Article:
Last night a flying fish found his way inside the boat and started flopping around on the saloon floor. This is no small feat considering that the washboard is in the doorway and most of our hatches are closed. It is not our first experience with the tenacity of flying fish, we found one under our oven a few years ago. Fortunately, last night’s flying fish was rescued by Jack who threw him back into the sea. We are just left with scales all over the cabin and cockpit.
The waves today are the biggest that I have ever seen. Of course, this is probably more a reflection of my relative inexperience offshore, but still, they are big – regularly over 4m and filling our bellies with that horrible (or if you are the kids, wonderful) weightless feeling as we fall off the back of them. When the waves are big, strong wind is an advantage because it prevents the boat being overpowered by the waves. We continue to cruise along, heavily reefed at about 6 kts in 23 kts of wind.

Lunch: Chicken noodle soup
Dinner: Pumpkin and chickpea curry

Day Seventeen (January 14)

The days seem to get longer the closer we get to Barbados. Conversations have switched now to arrival times, what we will eat when we get there, and the jobs that will need doing when we arrive. We discovered today that one of our seats in the saloon has broken. It is the bench that you brace against when preparing food in the kitchen and it has braced us one too many times on this trip. It will be one of the first fixes when we arrive.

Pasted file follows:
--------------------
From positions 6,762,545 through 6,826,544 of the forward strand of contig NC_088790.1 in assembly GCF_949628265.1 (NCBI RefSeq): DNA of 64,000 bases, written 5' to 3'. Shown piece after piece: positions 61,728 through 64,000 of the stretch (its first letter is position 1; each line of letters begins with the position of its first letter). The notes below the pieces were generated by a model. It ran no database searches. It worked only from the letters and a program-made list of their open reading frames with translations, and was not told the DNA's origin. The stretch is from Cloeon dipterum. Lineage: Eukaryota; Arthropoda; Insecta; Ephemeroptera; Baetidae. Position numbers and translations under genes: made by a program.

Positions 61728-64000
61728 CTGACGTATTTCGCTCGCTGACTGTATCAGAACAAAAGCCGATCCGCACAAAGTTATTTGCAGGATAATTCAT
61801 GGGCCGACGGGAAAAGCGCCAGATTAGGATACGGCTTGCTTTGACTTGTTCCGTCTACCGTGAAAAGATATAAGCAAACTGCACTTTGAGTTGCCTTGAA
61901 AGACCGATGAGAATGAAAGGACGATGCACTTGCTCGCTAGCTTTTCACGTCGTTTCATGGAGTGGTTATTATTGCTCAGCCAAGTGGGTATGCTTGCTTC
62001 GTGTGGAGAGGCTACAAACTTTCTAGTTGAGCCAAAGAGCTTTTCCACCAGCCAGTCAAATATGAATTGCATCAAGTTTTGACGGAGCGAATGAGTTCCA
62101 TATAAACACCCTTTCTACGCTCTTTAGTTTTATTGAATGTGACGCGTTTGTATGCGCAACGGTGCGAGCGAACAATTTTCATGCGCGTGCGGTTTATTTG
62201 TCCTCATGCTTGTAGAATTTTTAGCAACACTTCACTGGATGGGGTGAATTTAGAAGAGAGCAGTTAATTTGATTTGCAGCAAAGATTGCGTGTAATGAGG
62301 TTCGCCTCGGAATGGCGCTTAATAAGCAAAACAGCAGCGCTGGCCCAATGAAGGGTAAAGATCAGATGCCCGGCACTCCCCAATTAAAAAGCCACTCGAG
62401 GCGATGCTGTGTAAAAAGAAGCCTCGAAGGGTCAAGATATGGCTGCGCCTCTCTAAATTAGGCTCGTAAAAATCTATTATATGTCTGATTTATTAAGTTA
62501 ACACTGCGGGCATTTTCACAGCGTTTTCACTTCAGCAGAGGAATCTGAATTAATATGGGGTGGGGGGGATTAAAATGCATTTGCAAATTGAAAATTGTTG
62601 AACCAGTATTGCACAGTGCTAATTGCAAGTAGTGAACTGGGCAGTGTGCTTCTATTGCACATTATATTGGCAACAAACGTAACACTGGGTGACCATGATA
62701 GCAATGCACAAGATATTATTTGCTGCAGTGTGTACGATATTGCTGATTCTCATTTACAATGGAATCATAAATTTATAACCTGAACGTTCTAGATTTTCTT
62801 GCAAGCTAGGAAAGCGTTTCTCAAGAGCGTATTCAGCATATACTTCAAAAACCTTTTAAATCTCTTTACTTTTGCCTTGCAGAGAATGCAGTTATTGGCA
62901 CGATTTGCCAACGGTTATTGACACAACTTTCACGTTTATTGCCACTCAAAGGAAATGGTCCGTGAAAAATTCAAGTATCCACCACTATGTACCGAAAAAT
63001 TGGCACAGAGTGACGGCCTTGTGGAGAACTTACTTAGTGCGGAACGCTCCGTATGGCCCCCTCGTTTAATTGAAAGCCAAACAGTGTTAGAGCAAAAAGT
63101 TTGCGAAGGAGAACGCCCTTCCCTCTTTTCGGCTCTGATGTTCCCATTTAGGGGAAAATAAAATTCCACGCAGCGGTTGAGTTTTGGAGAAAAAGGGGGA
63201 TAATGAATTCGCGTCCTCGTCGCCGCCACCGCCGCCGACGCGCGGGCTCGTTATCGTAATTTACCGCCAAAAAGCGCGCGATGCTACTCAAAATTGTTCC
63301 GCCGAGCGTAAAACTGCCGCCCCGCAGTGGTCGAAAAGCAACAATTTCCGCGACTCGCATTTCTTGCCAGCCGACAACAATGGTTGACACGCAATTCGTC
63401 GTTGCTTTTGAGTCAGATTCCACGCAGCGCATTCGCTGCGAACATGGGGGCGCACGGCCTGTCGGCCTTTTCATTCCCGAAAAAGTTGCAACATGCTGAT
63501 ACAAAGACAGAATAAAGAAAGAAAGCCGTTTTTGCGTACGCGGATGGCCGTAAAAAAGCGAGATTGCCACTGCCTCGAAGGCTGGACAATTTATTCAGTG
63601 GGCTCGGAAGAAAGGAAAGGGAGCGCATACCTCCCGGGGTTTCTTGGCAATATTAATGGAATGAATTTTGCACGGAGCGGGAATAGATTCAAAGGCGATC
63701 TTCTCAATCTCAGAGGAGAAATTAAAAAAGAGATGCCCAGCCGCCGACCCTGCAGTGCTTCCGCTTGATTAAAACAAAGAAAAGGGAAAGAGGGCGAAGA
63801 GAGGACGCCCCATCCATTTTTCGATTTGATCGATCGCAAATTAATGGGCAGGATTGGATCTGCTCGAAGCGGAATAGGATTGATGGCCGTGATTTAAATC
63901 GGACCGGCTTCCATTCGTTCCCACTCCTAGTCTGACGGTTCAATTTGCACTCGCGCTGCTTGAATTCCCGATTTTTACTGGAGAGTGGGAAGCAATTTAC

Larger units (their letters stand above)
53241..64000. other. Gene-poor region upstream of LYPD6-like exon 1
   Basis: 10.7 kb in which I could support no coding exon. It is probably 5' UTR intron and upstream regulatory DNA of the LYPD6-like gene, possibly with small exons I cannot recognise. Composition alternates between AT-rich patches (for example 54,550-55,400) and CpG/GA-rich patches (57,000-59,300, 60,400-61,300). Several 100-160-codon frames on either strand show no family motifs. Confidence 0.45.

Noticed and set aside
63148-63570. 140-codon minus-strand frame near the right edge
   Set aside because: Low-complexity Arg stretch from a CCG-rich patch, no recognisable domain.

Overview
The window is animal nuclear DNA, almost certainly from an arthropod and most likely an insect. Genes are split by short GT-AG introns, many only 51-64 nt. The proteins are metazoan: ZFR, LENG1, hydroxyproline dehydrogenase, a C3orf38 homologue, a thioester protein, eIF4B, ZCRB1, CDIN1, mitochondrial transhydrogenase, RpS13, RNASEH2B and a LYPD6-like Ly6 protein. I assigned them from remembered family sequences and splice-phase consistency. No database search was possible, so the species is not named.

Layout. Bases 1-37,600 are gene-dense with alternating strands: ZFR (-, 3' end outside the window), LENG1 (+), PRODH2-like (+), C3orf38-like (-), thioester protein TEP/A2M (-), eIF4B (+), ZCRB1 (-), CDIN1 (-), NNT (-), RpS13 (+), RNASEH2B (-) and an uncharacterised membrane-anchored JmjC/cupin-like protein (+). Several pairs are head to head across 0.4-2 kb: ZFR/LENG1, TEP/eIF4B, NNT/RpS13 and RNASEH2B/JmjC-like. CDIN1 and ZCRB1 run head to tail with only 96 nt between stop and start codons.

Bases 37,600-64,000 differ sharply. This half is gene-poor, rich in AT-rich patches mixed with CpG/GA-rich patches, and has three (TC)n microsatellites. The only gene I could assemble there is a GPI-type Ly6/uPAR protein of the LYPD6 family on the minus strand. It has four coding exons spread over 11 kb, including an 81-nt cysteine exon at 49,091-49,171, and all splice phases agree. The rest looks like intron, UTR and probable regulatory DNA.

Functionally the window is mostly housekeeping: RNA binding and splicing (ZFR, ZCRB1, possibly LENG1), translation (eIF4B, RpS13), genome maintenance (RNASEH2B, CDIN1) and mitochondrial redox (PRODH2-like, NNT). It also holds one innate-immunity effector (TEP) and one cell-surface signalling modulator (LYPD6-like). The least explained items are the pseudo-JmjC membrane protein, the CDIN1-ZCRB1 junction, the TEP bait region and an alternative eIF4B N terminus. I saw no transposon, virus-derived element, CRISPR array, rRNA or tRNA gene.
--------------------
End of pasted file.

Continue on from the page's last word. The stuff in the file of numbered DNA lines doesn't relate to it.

There is a good chance we will arrive tomorrow alongside Avanti and Otoka. Unfortunately, it seems unlikely that we will make it before dark, we would need to average over 8 kts for the next 24 hours to achieve that. Prudence suggests we slow down tomorrow so that we can anchor in the daylight but no one is keen on this idea – everyone just wants to be finished.

Lunch: Tuna wraps
Dinner: Baked Beans

Day Eighteen (January 15)

The last day and the worst day. We had been travelling along fast in big winds and big seas. Today the wind reduced to about 15 kts but the swell was still large so we couldn’t keep the sails full. It was rolly, the sails were snatching, we were slow, and there were squalls. Everyone was in a bad mood, we just wanted to arrive, but we were travelling slower than at any other point of the trip. I had an image of our arrival into Barbados. It would be daylight, there would be happy faces, blues skies, palm trees, and a sandy beach to anchor off. Instead, we had a grumpy crew, darkness, cold, clouds, squalls, and a rocky bottom. It was rather anticlimactic really. The kids were asleep and Jack and I spent an hour or so cleaning away lines and getting the boat sorted. We celebrated with a glass of water in the cockpit at 3 am.
While it was a bad day, I need to put this in perspective – the worst thing that happened on Vesna during our Atlantic crossing was coffee spilt on the nav table. I also broke two bowls. We had some challenging conditions out there, but Vesna and her crew more than rose to the occasion. I am so proud of the kids for their enthusiasm and positivity. I am so proud of our captain for his steadfastness.
Anyway, I digress. After Jack checked us in (OK, we did this on Thursday morning so we are technically into day 19 now), we dinghied over to our friends on Otoka to savour our achievement. I cried when I set foot on land. Declan and Reuben were appalled and embarrassed to be near me.

Lunch: Tomato soup with grilled cheese sandwiches
Dinner: Kids had two-minute noodles adults didn’t eat, we were too grumpy